OBAMA STILL WANTS TO ‘PUNCH IT THROUGH’…. There’s been ample debate about President Obama’s commitment to getting health care reform done, and there’s even some evidence to suggest a division among his top aides, with Axelrod and Emanuel at odds over how best to proceed.
But in New Hampshire yesterday, the president didn’t sound like someone prepared to let go.
President Obama hit the road again Tuesday to promote the new job-creation program he described as his No. 1 priority, but he refused to abandon his embattled health care legislation, vowing to “punch it through” resistance in Congress. […]
“Suddenly everybody says, ‘Oh no, it’s over,’ ” Mr. Obama said in mocking tones [in reference to health care reform]. “Well, no, it’s not over. We just have to make sure that we move methodically and that the American people understand what’s in the bill.”
The strong emphasis on health care came a week after he did not mention it until deep into his State of the Union address, and he seemed intent on erasing any doubts about his commitment.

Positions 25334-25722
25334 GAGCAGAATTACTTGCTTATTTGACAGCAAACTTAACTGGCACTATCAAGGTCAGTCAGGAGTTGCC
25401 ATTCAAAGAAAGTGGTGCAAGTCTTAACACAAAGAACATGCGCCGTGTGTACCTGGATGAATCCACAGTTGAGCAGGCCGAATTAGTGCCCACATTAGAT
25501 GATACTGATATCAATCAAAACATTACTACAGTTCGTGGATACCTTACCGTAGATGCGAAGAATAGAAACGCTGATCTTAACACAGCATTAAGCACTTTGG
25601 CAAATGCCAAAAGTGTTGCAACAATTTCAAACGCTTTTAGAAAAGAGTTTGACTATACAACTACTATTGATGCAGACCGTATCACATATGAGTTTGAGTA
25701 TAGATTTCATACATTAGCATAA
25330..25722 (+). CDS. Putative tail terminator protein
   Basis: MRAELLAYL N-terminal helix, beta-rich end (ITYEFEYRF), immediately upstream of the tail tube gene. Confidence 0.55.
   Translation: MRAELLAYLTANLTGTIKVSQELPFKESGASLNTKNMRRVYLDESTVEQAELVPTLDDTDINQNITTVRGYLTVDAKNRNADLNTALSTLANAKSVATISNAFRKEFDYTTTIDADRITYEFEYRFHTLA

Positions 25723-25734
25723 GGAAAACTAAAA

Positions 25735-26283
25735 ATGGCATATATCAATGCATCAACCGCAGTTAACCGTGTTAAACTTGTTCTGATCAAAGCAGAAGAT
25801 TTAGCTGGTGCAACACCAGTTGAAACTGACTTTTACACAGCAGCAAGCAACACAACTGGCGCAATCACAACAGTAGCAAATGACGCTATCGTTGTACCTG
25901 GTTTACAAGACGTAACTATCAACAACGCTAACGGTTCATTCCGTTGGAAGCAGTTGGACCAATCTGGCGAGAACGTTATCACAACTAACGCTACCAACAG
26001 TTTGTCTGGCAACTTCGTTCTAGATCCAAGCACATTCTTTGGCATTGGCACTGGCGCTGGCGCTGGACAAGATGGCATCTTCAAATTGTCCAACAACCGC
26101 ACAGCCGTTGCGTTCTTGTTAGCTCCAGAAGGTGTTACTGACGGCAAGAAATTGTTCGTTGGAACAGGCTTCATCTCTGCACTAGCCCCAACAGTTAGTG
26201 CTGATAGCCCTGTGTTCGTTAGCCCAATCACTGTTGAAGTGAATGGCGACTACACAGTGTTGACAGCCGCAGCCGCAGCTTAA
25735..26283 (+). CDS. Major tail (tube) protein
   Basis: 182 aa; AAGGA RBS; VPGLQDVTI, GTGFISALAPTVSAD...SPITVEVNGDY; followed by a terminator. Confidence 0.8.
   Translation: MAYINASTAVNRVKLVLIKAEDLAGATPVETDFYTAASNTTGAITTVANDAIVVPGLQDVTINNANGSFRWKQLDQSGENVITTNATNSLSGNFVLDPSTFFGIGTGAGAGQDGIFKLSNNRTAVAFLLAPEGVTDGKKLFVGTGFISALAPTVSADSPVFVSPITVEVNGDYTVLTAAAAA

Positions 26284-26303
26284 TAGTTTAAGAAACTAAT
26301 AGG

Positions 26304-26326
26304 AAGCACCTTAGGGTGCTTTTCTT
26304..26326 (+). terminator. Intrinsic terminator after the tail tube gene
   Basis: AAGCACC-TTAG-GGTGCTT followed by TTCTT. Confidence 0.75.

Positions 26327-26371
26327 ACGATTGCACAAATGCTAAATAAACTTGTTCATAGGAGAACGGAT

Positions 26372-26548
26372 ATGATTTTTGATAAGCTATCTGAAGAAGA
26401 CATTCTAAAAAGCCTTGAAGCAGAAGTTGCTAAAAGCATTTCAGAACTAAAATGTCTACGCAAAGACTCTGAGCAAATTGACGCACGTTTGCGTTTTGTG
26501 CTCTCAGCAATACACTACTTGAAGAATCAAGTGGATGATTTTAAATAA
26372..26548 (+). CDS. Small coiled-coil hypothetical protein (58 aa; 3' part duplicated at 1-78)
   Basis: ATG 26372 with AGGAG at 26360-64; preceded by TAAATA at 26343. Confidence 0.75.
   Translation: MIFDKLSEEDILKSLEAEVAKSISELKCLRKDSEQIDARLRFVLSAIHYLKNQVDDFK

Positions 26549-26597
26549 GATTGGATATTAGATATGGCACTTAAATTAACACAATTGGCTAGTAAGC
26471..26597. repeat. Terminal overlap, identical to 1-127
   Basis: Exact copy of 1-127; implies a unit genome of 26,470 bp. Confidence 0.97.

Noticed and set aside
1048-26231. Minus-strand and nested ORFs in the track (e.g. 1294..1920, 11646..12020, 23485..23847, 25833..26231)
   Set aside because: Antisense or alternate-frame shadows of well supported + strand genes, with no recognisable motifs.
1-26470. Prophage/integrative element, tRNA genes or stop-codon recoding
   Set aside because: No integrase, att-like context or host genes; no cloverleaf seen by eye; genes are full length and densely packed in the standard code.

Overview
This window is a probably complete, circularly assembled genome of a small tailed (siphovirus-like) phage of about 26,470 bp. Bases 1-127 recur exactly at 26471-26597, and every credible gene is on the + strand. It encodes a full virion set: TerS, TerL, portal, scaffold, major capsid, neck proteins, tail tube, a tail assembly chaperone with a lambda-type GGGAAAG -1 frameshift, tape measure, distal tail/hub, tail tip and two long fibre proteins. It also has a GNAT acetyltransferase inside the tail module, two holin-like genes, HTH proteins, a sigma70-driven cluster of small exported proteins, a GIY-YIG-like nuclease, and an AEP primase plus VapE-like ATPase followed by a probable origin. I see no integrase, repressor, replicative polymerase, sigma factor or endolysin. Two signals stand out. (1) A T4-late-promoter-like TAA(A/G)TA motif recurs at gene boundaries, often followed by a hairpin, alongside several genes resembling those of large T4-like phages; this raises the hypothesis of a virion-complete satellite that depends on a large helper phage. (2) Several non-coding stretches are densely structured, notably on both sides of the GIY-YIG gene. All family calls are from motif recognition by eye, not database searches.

“We had to go into overtime,” Mr. Obama said. “But we are now in the red zone. That’s exactly right. We’re in the red zone. We’ve got to punch it through.”
After noting the plight of those suffering under the status quo, the president added, “I am not going to walk away from these efforts. I will not walk away from these people, and Congress shouldn’t either. We should keep working to get it done — Democrats and Republicans together, let’s get it done this year.”
He even urged reform supporters to keep working the phones: “[W]hat I will not do is to stop working on this issue — because it is the right thing to do for America. And you need to let your members of Congress know they shouldn’t give up, they should keep on pushing to make it happen.”
If the president is prepared to walk away from health care reform and pivot to other issues, he has a funny way of showing it.
But there are two lingering questions for which there is no clear answer. The first is what the president is prepared to do, publicly and/or privately, to move the negotiations forward. The standoff between the House and Senate is intensifying. Will Obama work to bring them closer together?
The second is where, exactly, Obama wants the process to go moving forward. He continues to talk about trying to bring Republicans on board with reform, which seems extremely unlikely. Indeed, making reform’s fate dependent on even a little GOP support will almost certainly kill the initiative.
There’s a better, quicker, more effective, and more efficient way to go — the House passes the already-approved Senate bill, the Senate agrees to improvements through reconciliation. If “we’ve got to punch it through,” and I believe we must, this is the way to get it done.